Friday, December 2, 2011

Language Milestones

Tonight at dinner, we caught a video of Travis (age 3 1/2 in years, but only 4 1/2 months in language), "babbling."



It reminds me of this viral video of a hearing girl babbling.  Babbling is normally something kids do beginning at a very young age, then as they get closer to one year, their babbling begins to sound more like words, even though they are still unintelligible.  Just like the hearing parents respond to this girl by talking to her normally, as if they know what she's saying, we respond to Travis as if we are comprehending every word he's signing.

What's interesting about Travis, being 3 years old, but only 4 months old in language development.  He matches many of his 3-year milestones, but is also behind some of them.  All the while, he's hitting milestones for 12-24 months.

His most recent advances in communication:

  • He clearly and consistently tell us "yes" when he wants something and "no" when he doesn't.  For "no," he uses both the proper sign for the word, and will sometimes appropriately wave his hand gesturally and shake his head.  It's SO cute and such an improvement from the fussing, head-turning, and pushing away that he did in the past.
  • He is beginning to ask for a specific color of something.  Right now, he seems to just know blue and red, but I know from my other kids, that means the other colors will quickly follow.
  • He's understanding turn-taking in conversation.  At church, a friend came up to visit with us. When she stopped talking and looked at him, he started signing, "Airplane, helicopter, car, truck."  It was just a string of his favorite things, but he understood that he was "visiting" with this gal. He is also beginning to "chat" with his little brother.
  • He (obviously if you watch the video) knows that people communicate with their mouths as well. He will mimic speech, and even "talk" on the phone to grandparents.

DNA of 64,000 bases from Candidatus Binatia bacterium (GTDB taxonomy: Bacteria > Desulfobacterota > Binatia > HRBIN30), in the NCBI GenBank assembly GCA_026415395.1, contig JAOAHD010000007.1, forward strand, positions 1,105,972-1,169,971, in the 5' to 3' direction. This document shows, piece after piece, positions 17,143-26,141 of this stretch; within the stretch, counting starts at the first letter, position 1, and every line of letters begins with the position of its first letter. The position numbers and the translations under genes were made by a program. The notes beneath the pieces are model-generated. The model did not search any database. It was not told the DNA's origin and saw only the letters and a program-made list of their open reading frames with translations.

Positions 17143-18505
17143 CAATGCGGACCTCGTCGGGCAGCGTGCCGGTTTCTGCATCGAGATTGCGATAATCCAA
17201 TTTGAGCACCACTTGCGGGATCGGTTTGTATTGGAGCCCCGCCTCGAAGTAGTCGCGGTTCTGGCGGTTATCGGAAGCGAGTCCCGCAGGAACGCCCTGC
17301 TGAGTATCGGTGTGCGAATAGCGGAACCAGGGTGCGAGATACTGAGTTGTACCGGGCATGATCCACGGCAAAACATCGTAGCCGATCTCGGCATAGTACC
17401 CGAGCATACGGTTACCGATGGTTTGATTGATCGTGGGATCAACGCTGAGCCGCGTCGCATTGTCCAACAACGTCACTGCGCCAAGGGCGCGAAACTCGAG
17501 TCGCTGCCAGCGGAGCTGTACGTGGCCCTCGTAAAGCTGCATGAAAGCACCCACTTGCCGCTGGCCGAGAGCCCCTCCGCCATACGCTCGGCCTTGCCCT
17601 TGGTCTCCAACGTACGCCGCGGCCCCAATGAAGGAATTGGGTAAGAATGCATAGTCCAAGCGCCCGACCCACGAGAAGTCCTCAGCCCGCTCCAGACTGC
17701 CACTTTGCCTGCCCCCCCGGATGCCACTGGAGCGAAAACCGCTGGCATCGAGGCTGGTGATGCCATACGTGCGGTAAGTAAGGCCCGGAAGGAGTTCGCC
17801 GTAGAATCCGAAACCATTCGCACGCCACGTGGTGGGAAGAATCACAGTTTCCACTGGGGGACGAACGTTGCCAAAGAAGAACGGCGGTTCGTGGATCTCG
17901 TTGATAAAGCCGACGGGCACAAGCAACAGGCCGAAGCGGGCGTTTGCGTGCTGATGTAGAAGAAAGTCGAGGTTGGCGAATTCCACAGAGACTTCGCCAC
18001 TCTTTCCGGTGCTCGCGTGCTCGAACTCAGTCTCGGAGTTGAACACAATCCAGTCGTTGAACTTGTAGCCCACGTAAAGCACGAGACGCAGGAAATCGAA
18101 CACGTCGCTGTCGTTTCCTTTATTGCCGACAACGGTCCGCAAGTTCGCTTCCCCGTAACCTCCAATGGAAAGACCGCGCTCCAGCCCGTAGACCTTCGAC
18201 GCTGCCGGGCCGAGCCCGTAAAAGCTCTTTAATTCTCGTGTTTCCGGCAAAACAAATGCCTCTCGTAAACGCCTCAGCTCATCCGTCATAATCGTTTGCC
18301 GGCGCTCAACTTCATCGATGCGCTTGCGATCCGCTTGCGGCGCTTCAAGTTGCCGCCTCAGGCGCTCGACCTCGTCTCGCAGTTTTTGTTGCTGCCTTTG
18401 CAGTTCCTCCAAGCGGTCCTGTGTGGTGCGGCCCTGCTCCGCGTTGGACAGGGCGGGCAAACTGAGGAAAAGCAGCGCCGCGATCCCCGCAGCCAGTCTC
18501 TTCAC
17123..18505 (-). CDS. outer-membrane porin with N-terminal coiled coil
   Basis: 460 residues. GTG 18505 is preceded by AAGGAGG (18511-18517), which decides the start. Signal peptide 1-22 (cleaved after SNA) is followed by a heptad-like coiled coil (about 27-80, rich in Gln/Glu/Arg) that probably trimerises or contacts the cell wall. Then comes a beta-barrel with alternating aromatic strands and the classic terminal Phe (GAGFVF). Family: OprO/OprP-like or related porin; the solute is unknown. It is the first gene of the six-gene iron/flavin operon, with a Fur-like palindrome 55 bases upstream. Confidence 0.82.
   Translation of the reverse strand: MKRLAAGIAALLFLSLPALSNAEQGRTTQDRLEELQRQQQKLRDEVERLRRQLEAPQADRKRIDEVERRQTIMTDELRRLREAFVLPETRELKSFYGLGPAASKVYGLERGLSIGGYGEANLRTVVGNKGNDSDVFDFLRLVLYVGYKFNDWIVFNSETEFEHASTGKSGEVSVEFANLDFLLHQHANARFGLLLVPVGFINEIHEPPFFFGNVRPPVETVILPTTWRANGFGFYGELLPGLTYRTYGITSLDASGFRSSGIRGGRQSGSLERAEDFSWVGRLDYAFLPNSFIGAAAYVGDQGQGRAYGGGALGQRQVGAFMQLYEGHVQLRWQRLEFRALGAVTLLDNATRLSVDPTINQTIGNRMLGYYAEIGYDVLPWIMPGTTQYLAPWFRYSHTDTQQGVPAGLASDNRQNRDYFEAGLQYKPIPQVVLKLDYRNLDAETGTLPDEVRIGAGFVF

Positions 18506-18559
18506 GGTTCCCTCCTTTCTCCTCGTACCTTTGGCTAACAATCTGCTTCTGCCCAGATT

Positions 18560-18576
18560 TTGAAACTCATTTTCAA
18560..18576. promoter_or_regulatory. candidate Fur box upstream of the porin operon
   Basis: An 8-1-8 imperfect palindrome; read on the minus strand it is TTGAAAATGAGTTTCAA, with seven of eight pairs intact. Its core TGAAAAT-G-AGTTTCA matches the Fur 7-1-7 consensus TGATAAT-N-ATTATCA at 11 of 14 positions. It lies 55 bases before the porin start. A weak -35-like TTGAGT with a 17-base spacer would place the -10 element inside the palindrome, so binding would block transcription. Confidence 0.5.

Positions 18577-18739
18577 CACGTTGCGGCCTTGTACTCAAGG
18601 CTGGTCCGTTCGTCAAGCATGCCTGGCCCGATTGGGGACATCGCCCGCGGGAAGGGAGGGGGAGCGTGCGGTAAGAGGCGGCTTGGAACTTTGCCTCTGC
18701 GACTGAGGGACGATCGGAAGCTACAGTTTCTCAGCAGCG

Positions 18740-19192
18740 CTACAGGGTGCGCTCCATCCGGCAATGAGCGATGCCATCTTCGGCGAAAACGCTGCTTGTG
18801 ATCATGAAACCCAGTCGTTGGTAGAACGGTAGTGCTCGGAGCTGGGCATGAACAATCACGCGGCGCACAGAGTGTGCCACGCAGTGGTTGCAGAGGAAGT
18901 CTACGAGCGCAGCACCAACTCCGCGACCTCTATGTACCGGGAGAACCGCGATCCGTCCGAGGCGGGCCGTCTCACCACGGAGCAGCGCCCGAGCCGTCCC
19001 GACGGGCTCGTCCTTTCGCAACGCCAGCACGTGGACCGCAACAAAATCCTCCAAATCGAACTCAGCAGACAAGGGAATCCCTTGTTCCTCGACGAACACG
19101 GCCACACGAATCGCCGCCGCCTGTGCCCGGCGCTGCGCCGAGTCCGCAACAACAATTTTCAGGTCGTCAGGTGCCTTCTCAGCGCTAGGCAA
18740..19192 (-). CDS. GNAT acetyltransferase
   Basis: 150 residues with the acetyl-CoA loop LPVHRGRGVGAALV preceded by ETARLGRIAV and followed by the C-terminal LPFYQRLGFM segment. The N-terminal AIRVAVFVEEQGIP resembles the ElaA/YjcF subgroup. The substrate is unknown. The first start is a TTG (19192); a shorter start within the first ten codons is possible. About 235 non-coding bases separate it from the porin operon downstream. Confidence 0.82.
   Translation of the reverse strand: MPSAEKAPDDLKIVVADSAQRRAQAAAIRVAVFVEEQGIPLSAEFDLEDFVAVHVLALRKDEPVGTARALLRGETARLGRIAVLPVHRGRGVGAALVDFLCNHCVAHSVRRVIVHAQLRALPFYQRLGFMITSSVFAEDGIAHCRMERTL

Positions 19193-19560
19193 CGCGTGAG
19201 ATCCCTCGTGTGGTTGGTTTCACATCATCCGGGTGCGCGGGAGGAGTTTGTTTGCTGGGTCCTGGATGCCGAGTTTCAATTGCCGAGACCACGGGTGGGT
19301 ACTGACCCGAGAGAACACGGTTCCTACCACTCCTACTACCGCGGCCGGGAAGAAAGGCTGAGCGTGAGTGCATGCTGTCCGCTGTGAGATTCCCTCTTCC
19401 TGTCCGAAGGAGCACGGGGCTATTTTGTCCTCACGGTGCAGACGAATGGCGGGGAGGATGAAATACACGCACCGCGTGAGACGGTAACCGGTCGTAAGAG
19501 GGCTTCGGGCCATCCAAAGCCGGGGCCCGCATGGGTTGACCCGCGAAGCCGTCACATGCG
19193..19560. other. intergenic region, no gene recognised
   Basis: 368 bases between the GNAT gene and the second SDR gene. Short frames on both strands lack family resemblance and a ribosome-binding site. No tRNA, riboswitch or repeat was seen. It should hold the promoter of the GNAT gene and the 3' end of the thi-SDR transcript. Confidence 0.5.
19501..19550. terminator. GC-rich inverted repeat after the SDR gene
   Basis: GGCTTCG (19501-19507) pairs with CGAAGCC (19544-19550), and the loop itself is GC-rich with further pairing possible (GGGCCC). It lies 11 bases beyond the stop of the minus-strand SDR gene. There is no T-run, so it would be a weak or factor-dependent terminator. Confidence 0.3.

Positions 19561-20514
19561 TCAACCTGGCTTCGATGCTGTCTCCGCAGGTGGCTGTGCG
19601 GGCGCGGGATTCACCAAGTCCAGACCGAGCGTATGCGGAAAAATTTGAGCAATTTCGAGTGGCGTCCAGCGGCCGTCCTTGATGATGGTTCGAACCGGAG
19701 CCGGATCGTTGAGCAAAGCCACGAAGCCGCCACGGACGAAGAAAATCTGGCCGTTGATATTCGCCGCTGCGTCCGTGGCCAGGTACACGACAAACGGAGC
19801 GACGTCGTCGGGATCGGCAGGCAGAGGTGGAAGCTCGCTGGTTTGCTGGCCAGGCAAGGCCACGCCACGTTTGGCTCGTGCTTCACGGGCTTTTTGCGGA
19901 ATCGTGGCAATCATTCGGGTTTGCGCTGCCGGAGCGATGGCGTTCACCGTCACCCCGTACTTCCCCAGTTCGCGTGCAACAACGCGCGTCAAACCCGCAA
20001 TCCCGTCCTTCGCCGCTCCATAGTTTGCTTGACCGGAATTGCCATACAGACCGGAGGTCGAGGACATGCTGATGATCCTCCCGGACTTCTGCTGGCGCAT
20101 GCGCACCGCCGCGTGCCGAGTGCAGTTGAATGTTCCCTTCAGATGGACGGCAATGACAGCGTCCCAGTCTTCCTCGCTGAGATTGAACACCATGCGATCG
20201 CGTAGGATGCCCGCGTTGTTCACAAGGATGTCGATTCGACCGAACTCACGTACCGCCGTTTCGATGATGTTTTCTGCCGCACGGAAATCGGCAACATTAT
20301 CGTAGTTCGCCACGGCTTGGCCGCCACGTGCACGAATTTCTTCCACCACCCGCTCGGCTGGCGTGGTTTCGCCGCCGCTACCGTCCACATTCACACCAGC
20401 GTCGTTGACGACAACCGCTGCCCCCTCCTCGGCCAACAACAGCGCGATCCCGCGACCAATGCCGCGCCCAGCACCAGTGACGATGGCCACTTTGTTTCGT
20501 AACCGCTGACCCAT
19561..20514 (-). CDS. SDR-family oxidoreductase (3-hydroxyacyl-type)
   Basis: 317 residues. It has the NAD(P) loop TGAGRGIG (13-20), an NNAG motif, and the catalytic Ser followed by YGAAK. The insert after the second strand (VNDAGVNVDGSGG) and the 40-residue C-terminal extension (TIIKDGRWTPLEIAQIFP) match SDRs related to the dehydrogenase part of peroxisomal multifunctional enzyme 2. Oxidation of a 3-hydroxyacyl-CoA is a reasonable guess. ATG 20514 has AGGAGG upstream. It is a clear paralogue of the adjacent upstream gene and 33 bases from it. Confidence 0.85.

• He is getting better at paying attention while we get out a short, but complete thought to him.
  • He loves to tell his siblings, "No!"  I must get this on video, because it's too adorable.
  • He's using language to joke around.  He's pointed to something, then signed the wrong thing, laughing, knowing he's being funny.  He will also "tease" his siblings by telling them "No!" then smiling and giggling about it.
  • He will sign, "WHERE, ______, WHERE?" Then shrug his shoulders or sign, "SEARCH."  He uses appropriate non-manual markers.  This would be equivalent to a hearing child saying, with all the right inflection "Where is my jet? I'm looking for it."
  • He copies every...single...thing...we sign.  Whether we're asking him something or telling him something, he mimics everything right back to us, often sign-by-sign.  We love this because it's another normal, on-track language milestone.

Overall, we are still astounded at the rate he's soaking up language.  I need to try to capture more of his signing on video.  I hope parents with young deaf children will see these videos and be encouraged to sign with their kids!

4 comments:

  1. I remember your husband (my son) doing all of these things when he was that age too. It was so cute. Ken B.

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  2. I was floating around You Tube and came across a video of your little ones signing in the car, about airplanes and helicopters. OMG they are the sweetest thing. You children are beautiful! My 2 year old watched with me, and she wanted to see them over and over again. She knows some signs and recognized a few they signed.

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  3. Hi there, I'm a professor of language and education in Chicago, and I showed this video to my class when talking about ASL acquisition. Aside from it being educational, I think your whole family is absolutely precious, and I admire you so much from a personal level. Thank you for sharing this with the online community.

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  4. My friend's daughter is deaf. When she was a child her playmates were mostly hearing. Many learned some ASL over the years, but they all started out with this same 'babbling' talk. I remember once watching one of her friends 'signing' to her as she spoke (my friend's daughter was excellent at lip reading). I asked her, "What did he say?" She laughed so hard and said, "NOTHING!"

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